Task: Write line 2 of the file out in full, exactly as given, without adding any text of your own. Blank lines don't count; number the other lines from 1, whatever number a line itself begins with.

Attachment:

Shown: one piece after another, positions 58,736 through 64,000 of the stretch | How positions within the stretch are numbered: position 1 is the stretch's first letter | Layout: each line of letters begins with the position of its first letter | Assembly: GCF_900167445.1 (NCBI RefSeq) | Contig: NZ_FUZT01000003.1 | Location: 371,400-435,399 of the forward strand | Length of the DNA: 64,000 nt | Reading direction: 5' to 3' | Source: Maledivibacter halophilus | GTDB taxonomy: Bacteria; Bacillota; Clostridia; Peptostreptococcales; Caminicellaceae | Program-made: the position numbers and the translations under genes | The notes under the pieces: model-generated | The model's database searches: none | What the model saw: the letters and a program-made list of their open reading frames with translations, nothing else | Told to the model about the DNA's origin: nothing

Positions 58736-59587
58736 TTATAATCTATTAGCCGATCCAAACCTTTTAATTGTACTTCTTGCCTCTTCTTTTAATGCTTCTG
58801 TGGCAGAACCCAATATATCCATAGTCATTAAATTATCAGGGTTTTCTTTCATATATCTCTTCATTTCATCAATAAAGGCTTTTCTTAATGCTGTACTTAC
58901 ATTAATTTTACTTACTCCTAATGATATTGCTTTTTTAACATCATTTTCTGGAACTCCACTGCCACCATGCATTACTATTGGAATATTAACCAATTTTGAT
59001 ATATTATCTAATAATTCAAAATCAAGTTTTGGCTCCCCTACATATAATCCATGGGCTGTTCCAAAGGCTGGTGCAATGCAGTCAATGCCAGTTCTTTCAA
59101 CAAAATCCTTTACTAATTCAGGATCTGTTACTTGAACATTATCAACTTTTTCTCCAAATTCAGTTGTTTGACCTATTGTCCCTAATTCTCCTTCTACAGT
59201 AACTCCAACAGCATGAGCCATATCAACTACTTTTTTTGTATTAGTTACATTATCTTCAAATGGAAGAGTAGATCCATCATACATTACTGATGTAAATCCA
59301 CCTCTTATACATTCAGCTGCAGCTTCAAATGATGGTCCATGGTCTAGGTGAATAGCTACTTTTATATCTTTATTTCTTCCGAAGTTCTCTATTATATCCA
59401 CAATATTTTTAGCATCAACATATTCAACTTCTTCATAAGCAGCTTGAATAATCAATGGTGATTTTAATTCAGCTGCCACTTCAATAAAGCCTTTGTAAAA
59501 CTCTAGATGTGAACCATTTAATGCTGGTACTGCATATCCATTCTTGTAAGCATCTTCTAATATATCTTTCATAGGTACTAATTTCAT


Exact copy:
Positions 58736-59587